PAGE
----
Yes, You Can Get an Affordable Education

Written by Mark R. Yzaguirre on Monday November 21, 2011

Noah Kristula-Green and David Frum have written articles in the past week about the high cost of college tuition and its linkage to student loan debt. Noah aptly points out that one way affluent parents can pass along wealth to their children is by paying for college so their children won't have a debt burden upon graduation and David mentions the fact that most private colleges have similar tuition rates, regardless of their academic rank, so there's no real price competition.

I've written about the issue of tuition and student loan debt here at FrumForum. My prior article provides a public policy suggestion on this issue (making student loan debt dischargeable in bankruptcy) and this piece by Mike Konczal at Rortybomb is worth reading for a summary of how bankruptcy rules have changed over the past decades on this issue. Simply returning to the system we had in 1989 (read the Konczal article to see what that means) would go a long way to alleviate burdens on current debtors and put some market discipline on both lenders and debtors going forward.

But such suggestions don't help parents or students seeking assistance now. It takes a long time for public policy to change and the same is true for general economic trends. One of the reasons why students go into a lot of student loan debt is because they want to go to private colleges rather than state schools, because they don't want to go to a school where they are just a number.

This isn't an unreasonable concern, because many students at public universities find themselves lost in classes of hundreds of people, if they even are able to register for the classes they need. Many students go to private colleges that cost as much as Ivy League or Ivy League-caliber schools but lack the cachet or job placement of such schools, simply because they want a more personalized education. This is particularly true for academically serious students and the irony is that such students end up penalized for their intellectual curiosity because they want a college experience that involves reading, writing and discussion rather than filling out Scantron forms.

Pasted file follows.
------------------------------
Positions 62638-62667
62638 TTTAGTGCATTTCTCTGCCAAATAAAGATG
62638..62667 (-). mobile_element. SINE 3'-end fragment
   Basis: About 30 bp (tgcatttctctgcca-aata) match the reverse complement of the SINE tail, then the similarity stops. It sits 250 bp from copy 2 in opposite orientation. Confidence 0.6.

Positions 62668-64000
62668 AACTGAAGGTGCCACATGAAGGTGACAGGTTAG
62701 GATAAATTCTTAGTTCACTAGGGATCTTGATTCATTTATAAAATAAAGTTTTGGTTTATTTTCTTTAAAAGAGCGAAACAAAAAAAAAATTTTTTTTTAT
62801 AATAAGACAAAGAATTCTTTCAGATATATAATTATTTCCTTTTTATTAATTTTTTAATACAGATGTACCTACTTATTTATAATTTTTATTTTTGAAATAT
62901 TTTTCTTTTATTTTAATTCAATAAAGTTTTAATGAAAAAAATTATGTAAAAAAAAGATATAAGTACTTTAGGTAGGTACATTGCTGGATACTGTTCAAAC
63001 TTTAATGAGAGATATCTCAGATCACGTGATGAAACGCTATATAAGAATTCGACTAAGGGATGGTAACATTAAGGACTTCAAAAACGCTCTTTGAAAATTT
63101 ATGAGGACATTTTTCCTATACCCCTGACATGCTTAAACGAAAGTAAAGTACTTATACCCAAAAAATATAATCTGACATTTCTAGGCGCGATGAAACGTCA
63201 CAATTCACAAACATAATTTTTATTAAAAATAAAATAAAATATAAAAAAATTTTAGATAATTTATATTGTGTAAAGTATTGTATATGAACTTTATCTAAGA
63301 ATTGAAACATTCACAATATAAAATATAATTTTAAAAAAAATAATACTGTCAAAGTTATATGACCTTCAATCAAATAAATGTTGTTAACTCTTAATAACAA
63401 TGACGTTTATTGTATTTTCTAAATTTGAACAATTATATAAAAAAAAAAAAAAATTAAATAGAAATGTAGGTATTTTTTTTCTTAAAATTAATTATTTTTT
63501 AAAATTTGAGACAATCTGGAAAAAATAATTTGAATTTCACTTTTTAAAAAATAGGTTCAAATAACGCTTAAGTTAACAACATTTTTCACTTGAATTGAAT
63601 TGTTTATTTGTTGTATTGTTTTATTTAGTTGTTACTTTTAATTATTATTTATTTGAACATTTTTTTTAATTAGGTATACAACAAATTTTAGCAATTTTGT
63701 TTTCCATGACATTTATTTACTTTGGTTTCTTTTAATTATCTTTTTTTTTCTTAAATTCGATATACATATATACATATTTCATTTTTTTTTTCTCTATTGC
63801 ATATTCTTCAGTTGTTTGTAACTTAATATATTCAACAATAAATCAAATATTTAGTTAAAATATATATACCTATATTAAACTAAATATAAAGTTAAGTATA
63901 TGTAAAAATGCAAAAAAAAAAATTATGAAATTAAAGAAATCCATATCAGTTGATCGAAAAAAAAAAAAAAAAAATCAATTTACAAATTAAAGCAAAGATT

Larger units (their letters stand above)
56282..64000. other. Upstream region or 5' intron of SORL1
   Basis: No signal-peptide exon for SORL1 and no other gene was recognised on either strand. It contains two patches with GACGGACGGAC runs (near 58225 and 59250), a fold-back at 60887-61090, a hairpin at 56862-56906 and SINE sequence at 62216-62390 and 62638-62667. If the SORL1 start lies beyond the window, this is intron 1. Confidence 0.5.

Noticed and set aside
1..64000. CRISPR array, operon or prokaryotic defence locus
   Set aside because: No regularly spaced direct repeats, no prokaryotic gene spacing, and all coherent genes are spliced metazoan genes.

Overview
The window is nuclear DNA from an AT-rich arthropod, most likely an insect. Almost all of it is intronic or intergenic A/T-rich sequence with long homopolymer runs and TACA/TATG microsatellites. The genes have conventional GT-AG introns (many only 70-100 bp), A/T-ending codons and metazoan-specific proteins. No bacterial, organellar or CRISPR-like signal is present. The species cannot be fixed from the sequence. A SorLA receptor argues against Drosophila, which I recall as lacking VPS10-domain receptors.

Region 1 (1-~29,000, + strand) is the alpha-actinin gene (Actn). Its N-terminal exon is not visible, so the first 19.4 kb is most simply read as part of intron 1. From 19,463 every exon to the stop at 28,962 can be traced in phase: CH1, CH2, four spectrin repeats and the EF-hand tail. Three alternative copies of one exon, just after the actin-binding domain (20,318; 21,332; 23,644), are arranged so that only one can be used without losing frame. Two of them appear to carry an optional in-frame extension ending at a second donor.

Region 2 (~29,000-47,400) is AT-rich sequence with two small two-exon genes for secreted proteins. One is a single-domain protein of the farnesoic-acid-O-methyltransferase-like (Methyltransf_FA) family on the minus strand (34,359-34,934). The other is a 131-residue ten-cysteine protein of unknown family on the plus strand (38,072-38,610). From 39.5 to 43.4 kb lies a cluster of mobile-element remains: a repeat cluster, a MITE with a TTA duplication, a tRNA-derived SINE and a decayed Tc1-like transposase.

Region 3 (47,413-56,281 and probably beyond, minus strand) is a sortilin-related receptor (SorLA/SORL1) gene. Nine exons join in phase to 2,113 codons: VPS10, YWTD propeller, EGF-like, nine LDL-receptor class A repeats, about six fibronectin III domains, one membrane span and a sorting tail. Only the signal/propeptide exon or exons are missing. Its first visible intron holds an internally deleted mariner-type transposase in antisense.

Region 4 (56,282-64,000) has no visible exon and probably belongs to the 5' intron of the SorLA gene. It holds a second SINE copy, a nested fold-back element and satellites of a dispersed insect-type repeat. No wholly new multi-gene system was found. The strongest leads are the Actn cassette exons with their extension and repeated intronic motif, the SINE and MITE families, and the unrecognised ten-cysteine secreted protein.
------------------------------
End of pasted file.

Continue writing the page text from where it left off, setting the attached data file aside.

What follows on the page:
There is an alternative for such students and their parents, however. In recent decades, public universities all over America have founded honors colleges on their campuses. Such colleges are more than just honors classes for juniors and seniors who make good grades. They are liberal arts college environments set up in big state universities that allow students (particularly in-state students) to receive a private college education for the price of a big state school education.

Typically, students in such programs have separate honors housing, small classes, faculty mentors and unique research opportunities. Honors colleges create an atmosphere in which participants are part of a small community of academically-inclined students who are encouraged and given tools to succeed. One can find such programs all over the country and one's home state. The Macaulay Honors College at CUNY is a fine example of this sort of program, as is the Barrett Honors College at Arizona State and the Honors College at the University of Oklahoma.

There is nothing wrong with wanting to get a liberal arts education, including in fields like anthropology or the classics, regardless of what people like Florida Governor Rick Scott or Rush Limbaugh say. The problem is, unless one goes to a major-name private college (where one's major is less important than the name on the degree), has wealthy parents who can pay full price or gets a full-ride scholarship, this can lead to a difficult debt burden upon graduation.

Honors colleges are a tool against such student loan debt indenture. Many prospective students and their families are unaware of this option and more should know about it and take advantage of it.